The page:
* FTSEurofirst 300 down 1.4 percent
* Cyclical banks, commodities bear brunt of sell-off
* Euro STOXX implied vol index up sharply
By Tricia Wright
LONDON, Nov 7 European stocks fell sharply on
Wednesday after bleak forecasts for the euro zone economy and
fiscal problems in the United States eclipsed initial relief
over U.S. President Barack Obama's re-election.
In morning trade the FTSEurofirst 300 had hit a
level not seen for nearly two months as the Obama win fuelled
hopes the U.S. Federal Reserve would maintain its loose monetary
But the European Commission's forecast that the euro zone
economy would barely grow next year kick-started a long slide
into the close for European indexes.
And while investors were relieved over Obama's victory, they
remained concerned about the U.S. "fiscal cliff" of about $600
billion in spending cuts and tax hikes set to begin early 2013,
which could jeopardise growth.
"The fact that the election had gone swimmingly, there were
no glitches, it was a clear winner, had helped markets open
higher," Angus Campbell, head of market analysis at Capital
"Then you get the downgrades to GDP (gross domestic product)
for the euro zone and then you get the U.S. markets opening ...
that turned the focus onto the fiscal cliff and suddenly you get
this huge sell-off."
The FTSEurofirst 300 closed down 1.4 percent at 1,099.35,
while on Wall Street all three major indexes were off more than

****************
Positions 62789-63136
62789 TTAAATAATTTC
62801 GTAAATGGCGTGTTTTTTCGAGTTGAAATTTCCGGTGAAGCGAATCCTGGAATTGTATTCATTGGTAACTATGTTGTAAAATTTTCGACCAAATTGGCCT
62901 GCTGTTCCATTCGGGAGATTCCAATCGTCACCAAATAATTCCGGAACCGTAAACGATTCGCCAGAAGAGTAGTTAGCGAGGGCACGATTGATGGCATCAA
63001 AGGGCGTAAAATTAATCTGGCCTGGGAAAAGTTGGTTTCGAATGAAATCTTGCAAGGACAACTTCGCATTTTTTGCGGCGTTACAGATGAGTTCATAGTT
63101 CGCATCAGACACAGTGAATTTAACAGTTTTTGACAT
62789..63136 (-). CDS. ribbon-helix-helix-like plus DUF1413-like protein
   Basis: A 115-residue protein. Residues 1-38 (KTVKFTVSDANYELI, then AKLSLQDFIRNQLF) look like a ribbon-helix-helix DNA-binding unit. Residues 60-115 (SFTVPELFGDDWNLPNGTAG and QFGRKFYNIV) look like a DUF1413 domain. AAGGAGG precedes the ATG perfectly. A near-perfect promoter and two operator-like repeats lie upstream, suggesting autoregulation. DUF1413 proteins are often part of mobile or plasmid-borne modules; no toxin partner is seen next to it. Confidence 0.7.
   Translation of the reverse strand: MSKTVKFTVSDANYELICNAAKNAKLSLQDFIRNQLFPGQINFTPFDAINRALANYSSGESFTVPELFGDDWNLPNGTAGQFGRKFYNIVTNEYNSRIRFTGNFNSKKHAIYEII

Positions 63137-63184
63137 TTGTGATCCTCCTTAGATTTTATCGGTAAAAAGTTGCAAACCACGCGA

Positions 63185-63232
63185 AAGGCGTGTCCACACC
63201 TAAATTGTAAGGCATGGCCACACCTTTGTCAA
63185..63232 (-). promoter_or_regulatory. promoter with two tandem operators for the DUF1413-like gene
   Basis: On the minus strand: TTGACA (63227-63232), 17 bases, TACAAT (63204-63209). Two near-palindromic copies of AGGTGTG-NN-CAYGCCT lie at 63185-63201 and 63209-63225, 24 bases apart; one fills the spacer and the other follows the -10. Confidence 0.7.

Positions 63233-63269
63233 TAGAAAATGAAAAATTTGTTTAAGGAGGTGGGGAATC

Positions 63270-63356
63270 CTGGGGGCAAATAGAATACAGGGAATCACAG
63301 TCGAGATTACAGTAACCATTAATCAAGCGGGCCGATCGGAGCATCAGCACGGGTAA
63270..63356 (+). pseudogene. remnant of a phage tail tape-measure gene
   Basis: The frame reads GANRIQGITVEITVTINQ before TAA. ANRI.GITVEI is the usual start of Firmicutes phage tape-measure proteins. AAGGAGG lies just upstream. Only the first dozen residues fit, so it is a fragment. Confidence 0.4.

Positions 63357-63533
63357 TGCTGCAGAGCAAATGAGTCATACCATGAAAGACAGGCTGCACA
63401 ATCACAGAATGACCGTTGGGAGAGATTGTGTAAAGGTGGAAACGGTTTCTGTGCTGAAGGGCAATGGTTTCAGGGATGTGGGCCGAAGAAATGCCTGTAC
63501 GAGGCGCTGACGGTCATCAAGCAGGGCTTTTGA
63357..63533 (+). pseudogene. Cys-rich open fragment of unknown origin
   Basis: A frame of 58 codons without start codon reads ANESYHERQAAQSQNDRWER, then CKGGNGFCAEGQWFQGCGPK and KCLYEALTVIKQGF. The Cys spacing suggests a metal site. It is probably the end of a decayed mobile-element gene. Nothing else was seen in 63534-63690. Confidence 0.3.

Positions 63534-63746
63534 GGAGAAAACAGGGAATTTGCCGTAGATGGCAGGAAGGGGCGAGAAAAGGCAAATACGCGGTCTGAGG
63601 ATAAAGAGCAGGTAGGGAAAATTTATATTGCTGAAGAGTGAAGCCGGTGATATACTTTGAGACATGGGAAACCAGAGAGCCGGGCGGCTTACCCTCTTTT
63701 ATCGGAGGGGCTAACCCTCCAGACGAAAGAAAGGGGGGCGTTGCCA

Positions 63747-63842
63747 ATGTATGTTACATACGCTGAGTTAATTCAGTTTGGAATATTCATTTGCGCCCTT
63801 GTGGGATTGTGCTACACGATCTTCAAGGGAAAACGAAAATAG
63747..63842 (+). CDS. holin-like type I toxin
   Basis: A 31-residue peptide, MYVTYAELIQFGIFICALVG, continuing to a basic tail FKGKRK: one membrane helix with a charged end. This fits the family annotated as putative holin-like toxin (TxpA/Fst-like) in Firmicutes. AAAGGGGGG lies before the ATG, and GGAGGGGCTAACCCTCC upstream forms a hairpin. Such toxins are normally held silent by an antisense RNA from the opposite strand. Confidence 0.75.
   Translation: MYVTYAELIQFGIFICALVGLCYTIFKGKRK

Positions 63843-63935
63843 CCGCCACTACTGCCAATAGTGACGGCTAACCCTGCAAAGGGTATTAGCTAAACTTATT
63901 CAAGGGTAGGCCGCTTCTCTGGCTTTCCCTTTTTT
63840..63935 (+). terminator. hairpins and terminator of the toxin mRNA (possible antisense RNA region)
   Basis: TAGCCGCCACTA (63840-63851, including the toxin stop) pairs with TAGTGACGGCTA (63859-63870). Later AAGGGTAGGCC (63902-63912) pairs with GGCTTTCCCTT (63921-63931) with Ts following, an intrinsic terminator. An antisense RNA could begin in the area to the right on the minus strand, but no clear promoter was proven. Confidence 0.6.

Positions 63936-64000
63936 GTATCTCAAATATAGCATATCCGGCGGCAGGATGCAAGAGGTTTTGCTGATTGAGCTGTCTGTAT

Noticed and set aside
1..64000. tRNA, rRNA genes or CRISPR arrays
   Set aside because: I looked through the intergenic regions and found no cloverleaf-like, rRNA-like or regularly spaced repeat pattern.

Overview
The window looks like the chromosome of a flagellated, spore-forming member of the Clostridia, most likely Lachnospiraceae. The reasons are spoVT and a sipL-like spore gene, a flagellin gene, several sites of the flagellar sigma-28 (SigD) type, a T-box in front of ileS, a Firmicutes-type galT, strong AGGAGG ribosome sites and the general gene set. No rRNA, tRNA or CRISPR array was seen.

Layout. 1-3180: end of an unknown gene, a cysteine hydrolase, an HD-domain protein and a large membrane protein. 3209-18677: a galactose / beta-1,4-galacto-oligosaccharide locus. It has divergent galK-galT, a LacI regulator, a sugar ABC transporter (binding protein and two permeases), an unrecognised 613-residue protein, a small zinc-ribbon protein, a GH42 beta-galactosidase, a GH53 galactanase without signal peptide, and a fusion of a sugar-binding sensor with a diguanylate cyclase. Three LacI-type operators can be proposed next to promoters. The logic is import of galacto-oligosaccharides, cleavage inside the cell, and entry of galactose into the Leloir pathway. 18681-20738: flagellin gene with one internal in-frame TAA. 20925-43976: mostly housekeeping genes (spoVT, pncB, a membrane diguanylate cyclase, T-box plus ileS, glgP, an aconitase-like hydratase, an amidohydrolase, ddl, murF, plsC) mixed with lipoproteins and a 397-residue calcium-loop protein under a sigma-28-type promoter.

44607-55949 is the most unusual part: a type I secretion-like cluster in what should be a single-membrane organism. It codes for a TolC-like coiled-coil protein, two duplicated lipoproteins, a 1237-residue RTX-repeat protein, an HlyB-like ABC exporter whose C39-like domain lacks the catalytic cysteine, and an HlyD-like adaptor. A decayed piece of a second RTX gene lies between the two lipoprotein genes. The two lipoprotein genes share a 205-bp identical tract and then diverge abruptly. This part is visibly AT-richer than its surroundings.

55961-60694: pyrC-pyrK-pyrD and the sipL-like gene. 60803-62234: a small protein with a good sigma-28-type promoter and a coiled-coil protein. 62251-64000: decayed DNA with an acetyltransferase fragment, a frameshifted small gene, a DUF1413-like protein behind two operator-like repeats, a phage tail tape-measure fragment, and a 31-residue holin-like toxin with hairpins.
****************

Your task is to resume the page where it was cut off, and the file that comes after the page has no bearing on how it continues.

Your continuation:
No sector was spared the sell-off. European stocks geared to
the economic cycle gave most ground, with miners, energy
stocks and banks all off 2 percent.
French bank BNP Paribas managed to buck the weak
trend seen amongst its peers, adding 1.1 percent, buoyed by
forecast-beating quarterly earnings.
"It's natural that people are going to start to knee-jerk
their way into the market and position for the next month now
that we've got this one hurdle (the election) out of the way,"
Joshua Raymond, a strategist City Index, said.
In the post-election burst higher, the FTSEurofirst 300
threatened to pierce the top end of a 40-point trading range
dating back to Sept. 14.
The close of trade took it back near the middle of that
range, having swung through its biggest one-day points range
since Sept. 6, when the European Central Bank announced its
The Euro STOXX 50 implied volatility index,
meanwhile, jumped 6.9 percent. The index, which measures the
cost of protecting stock holdings against potential pull-backs,
is seen as a crude barometer of aversion to taking on risk and
normally moves in the opposite direction to equities.
Despite Obama's win, the balance of power in the U.S.
Congress is mostly unchanged, meaning another standoff in talks
aimed at avoiding a fiscal breakdown is entirely possible.
The unresolved problems facing Greece gave investors further
cause for concern. The parliament is meant to vote later on
Wednesday on further austerity needed to secure a fresh
injection of euro zone and IMF aid and avert bankruptcy.